Wind in the Berkshire Willows, BerkshireIt is one of literature's ironies that perhaps the most English of children's books, celebrating the Thames that most English of rivers, was written by a Scot. Kenneth Grahame , however, was moved from Edinburgh to Berkshire when just five, his mother recently dead and his father retreating into the bottle.
It was thus a profoundly unsettled child who moved to Cookham Dean , a quiet village at the north eastern edge of Berkshire, where the Thames curves round gently from Burnham to Marlow . His maternal grandmother's house, The Mount (now Herries School ), was young Kenneth's new home. It was a large residence, with extensive gardens and its own bits of wild wood. Here the youngster and his siblings were allowed to roam as they wished, wandering down to the nearby river if the fancy took them. As with Mole, the river captured Keneth Grahame's heart, as it captures those of visitors still. Though Herries School has been extended, the Dutch gables and white pebble-dashing among other features still remain as they were in Grahame's childhood. His own schooling did not begin until Kenneth was nine, allowing the child plenty of time to build a world of infant adventures and quiet fantasy put to great use later in his life. It was at this early stage too that Grahame learned to love "messing about in boats" as Ratty and eventually Mole do too.
Sadly the poor state of repair of The Mount (a chimney collapsed rather dramatically just a couple of years after the Grahame children went to live there) meant that they went to live in Winkfield , in the humbler setting of a rented house, Fernhill Cottage. The privileged and settled world of the Victorian middle classes was completed for Kenneth with visits to his uncle, curate at St Peter's in Cranbourne, a pretty and simple country church with the weight of centuries carried lightly on its roof. The future author is said to have first recited his own poetry in this dramatic yet comforting setting.
Lack of funds meant rather than Oxford Grahame went to work at the Bank of England , composing his first published works in London when bored with his clerical duties. These earlier pieces, though, still leant heavily on his childhood in Berkshire, eulogising the joys of country walks, a pint of beer in an old inn, and the beautiful river. Ill-health saw Grahame take early retirement, back to his beloved Berkshire. He, wife Elspeth, and son Alistair, moved to Bohuns, a suitably solid old farmhouse in Blewbury, now in Oxfordshire but historically part of Berkshire. The stories he had told to Alastair, and had written in letters to him while away from home, were now worked up into the children's classic Wind in the Willows. Grahame enjoyed country walks, partly for the beauty of the Thames Valley, partly to escape his somewhat unstable wife Elspeth. Wind in the Willows was published in 1908, to critical disdain, but public success.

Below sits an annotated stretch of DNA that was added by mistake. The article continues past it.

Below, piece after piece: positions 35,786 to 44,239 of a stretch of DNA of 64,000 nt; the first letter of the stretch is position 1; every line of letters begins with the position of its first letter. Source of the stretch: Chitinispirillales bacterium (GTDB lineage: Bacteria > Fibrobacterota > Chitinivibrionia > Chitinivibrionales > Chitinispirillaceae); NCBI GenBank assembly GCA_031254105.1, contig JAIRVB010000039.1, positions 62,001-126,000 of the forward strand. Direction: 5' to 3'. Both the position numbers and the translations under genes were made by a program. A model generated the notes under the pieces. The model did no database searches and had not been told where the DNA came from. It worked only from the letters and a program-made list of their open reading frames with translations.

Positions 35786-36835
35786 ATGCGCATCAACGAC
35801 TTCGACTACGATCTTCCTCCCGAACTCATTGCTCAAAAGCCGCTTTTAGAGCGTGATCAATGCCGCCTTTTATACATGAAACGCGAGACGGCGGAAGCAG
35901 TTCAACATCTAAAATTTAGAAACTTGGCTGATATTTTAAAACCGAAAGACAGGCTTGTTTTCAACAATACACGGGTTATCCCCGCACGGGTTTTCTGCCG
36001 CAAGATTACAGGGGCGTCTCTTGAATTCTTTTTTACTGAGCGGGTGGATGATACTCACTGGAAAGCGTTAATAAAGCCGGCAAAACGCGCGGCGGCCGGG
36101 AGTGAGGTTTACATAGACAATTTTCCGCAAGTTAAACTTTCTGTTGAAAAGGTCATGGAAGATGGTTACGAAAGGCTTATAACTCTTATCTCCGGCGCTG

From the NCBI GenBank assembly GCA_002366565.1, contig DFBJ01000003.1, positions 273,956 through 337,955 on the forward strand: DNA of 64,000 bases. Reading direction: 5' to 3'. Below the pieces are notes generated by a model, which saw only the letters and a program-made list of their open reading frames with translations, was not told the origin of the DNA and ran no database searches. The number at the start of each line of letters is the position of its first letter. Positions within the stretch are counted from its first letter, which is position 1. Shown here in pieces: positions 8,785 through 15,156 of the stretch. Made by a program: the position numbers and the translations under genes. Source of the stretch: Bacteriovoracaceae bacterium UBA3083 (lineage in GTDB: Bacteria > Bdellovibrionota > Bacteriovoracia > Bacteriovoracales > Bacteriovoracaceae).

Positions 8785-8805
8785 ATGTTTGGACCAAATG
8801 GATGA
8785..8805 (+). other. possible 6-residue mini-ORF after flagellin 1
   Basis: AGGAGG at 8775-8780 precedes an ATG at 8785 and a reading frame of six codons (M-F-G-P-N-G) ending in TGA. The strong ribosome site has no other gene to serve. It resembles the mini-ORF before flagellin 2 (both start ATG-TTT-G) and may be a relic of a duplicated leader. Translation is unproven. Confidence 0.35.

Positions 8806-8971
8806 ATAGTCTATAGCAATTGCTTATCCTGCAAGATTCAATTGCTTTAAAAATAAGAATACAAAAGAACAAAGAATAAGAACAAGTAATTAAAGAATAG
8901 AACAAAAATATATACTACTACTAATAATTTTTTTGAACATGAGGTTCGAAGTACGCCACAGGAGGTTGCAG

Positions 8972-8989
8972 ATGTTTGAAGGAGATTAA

After the death of Alastair while studying at Oxford, Kenneth and Elspeth moved to Pangbourne , much closer to his beloved river Thames than Blewbury. The bereaved couple, after four years spent in Italy attempting to escape their grief and memories, lived quietly in Church Cottage until Grahame died in 1932, never having written the eagerly demanded sequel to his greatest work. Pangbourne though did contribute to its success, as the illustrator of the best-loved edition, E.H. Shepard of Winnie the Pooh fame, strolled the river paths and wandered in the woods around the town, drinking in inspiration for his line drawings of Ratty, Toad, and Mole, and of course the river itself, the real central character of the book: "He thought his happiness was complete when, as he meandered aimlessly along, suddenly he stood by the edge of a full-fed river. Never in his life had he seen a river before ˆ this sleek, sinuous, full-bodied animal, chasing and chuckling, gripping things with a gurgle and leaving them with a laugh...".
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